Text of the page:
-Food selection to consider from the nitrogen footprint-
NARO has revealed for the first time the long-term transition of the nitrogen load (= Food Nitrogen Footprint) generated in the domestic and overseas environment due to food consumption in Japan. Our diet (from which food protein is consumed, protein overconsumption, food loss, etc.) has a major impact on the nitrogen footprint for food. It was shown that the key for solving various global environmental problems caused by the nitrogen load lies in each individual's food consumption behavior.
The protein in our food contains 16% nitrogen (N). In the process of producing and consuming this "food nitrogen", a lot of nitrogen (reactive nitrogen) is discharged into the environment, which has various negative effects on the regional and the global environment (groundwater contamination by nitrate nitrogen, eutrophication of lakes and marshes, global warming and ozone depletion due to nitrous oxide etc.).
In this study, Nitrogen statistics related to Japanese dietary habits (changes in food preferences, excessive protein intake, food loss, etc.) calculated based on statistical data and long-term transition over the past half century of the nitrogen load (= Food nitrogen footprint) generated in the domestic and overseas environments during the process of food production and consumption are estimated for the first time.
It was revealed from the result that (1) Currently (FY 2015), 22% of "food nitrogen" supplied for domestic consumption is excessive protein consumption and 11% is food loss. (2) Food loss in Japan has become prominent since the latter half of the FY 1970s after excessive consumption of protein, which increased rapidly during the period of high economic growth, reached its maximum value, after doubling around the FY 2000, it is gradually decreasing in recent years, (3) Japanese food around the FY 1970 (beans and seafood proteins occupied larger part of total protein supply), where almost the same level of protein was supplied as compared with FY 2015, had a 19% lesser nitrogen footprint in the food.
This research result indicates that reducing food loss and living in accordance with Japanese dietary reference intake will be a key for solving global environmental problems. Through "food education", etc., it can be used as scientific information for each person to consider the cause of environmental problems caused by nitrogen load as familiar problems.
Fig. 1 Nitrogen flow and nitrogen footprint related to food
This is a schematic diagram of the nitrogen flow related to food as a stepped waterfall (cascade). There is a leak (discharge of nitrogen into the environment) from the nitrogen pool at each stage. "New" nitrogen (biologically available nitrogen compounds: reactive nitrogen) introduced into the farmland at the uppermost stream of the waterfall is used for crop production in the upstream, feed for livestock near the middle stream, and consumed by consumers as food at the downstream end. The total amount of nitrogen released into the environment during these processes is the nitrogen footprint.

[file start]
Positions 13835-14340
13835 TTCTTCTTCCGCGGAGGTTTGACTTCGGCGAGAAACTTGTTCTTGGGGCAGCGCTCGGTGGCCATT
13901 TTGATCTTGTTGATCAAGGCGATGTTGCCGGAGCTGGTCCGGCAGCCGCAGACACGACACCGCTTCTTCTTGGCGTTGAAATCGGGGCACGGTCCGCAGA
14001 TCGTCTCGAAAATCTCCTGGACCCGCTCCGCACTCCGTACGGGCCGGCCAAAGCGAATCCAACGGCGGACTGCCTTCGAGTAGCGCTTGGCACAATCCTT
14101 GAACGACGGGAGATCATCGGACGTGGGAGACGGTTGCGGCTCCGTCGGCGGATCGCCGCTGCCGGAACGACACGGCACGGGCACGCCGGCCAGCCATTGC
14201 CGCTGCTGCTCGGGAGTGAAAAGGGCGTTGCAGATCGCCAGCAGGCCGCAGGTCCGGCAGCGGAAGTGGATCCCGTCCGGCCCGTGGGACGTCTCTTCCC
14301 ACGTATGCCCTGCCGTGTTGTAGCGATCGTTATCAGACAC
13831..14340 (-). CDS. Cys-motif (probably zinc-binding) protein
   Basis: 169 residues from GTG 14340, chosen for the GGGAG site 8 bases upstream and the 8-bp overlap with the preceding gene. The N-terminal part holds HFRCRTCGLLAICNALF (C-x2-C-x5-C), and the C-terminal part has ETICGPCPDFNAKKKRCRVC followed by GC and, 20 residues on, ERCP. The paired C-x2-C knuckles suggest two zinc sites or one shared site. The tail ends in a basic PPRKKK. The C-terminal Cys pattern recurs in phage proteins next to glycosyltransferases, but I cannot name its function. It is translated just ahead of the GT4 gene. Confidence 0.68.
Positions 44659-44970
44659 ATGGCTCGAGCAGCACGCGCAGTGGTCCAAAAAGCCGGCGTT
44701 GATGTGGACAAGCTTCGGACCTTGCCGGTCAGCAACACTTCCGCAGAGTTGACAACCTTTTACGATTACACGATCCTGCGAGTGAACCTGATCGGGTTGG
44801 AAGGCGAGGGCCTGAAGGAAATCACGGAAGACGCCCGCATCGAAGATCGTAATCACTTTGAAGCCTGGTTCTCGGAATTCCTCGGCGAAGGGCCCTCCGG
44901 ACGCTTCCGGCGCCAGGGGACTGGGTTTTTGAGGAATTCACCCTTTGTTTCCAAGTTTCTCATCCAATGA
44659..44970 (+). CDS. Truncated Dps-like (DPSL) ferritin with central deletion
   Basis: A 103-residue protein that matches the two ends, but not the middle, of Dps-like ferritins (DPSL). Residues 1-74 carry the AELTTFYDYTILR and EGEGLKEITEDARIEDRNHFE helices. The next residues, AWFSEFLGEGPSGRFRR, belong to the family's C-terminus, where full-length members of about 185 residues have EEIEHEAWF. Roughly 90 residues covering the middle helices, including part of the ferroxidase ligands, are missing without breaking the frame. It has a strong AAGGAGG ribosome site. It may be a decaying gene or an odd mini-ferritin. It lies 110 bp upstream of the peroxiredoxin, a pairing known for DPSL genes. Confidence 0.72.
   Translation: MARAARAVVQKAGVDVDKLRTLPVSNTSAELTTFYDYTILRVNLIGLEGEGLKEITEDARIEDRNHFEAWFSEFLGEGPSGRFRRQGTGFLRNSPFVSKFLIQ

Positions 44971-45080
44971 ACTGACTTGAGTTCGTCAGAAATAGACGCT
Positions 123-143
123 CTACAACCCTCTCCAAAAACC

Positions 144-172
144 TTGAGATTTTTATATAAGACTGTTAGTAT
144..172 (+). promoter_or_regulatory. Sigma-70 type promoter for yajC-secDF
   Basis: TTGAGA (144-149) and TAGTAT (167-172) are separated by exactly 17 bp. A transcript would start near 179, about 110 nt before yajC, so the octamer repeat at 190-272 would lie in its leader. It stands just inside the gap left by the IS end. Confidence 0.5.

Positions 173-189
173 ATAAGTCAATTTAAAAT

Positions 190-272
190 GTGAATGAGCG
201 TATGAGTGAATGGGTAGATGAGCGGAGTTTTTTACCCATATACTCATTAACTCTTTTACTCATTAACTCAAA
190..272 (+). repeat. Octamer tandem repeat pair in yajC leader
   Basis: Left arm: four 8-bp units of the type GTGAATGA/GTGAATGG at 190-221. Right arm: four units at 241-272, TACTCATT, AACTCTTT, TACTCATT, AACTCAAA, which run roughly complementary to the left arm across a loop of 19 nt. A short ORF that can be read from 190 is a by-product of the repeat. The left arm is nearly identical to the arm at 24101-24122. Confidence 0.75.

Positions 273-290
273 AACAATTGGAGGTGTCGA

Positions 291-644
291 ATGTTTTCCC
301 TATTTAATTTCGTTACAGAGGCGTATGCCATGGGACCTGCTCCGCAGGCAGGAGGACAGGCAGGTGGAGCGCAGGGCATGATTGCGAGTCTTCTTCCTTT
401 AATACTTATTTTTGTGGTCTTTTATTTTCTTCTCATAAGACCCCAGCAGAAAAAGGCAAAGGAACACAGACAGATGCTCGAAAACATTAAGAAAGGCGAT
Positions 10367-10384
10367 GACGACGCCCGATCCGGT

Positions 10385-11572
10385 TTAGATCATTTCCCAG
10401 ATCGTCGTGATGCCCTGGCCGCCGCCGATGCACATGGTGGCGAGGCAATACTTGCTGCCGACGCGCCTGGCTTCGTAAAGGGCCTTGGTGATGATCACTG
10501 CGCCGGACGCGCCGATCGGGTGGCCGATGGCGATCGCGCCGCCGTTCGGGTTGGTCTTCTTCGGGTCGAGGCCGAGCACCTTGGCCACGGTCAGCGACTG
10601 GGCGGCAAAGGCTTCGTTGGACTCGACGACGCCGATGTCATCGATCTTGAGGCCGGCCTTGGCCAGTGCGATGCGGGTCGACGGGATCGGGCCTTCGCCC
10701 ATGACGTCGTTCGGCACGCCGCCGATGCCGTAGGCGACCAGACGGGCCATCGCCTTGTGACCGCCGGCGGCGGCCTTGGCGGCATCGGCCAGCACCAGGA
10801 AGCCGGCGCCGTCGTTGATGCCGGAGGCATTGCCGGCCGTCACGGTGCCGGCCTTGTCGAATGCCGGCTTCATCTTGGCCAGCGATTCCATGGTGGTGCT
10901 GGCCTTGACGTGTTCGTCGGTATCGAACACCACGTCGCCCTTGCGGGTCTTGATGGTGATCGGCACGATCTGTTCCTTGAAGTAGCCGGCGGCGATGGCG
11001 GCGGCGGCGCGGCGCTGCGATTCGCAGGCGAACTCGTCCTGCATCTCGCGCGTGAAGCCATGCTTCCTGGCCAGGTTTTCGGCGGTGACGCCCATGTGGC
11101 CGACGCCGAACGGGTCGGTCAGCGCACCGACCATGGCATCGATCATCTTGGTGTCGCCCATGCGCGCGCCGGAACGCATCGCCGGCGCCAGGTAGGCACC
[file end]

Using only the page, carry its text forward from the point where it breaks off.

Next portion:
Fig. 2 Long-term transition in nitrogen amount related to food supply and intake in Japan
(long-term transition of overconsumption of protein and food loss)
Currently (2015), 22% of the protein in domestic edible food supply is excessive and 11% is food loss. Reduction of excessive protein intake and food loss leads to the reduction in edible food supply and non-edible parts, as well as reduction in nitrogen input amount in the agriculture and livestock farming. Consequently, it is possible to reduce the total nitrogen footprint for food in the food chain system by a total of 33% (719 Gg N / year).
In this study, the Japanese Dietary Reference Intake recommended by the Ministry of Health, Labor and Welfare (previously 2004 "Japanese Recommended Dietary Allowance") is regarded as the optimal protein intake for Japanese consumers. The actual protein intake was obtained from the National Health and Nutrition Survey (Ministry of Health, Labor and Welfare), and the difference between the two was considered to be equivalent to excessive protein intake. Also, the difference between the protein from edible food supply for domestic consumption and the actual protein intake was considered food loss. In addition, the difference between the gross food supply and the edible food supply corresponds to the amount of nitrogen in the non-edible part, resulting in food waste.
Fig. 3 Long-term transition in nitrogen amount by major food groups included in the edible food supply per consumer in Japan (top) and estimated value of food nitrogen footprint (nitrogen load into the environment) associated with it (bottom)
In order to know the impact of long-term transition in food preferences on the nitrogen footprint for food, the nitrogen footprint of "Japanese food" are compared, mainly focusing on the FY 1970 and 2015 when the nitrogen amount of edible food supply is almost equal. It was found from the result that for the "Japanese food" in FY 1970 , the nitrogen footprint was 19% lesser. In this figure (bottom), in order to focus only on the impact of changes in food preferences on the nitrogen footprint for food, the calculation results are based on the assumption that the nitrogen use efficiency (= nitrogen use / nitrogen input) in the production process of past agricultural, livestock and fishery products is the same as the current (FY 2015).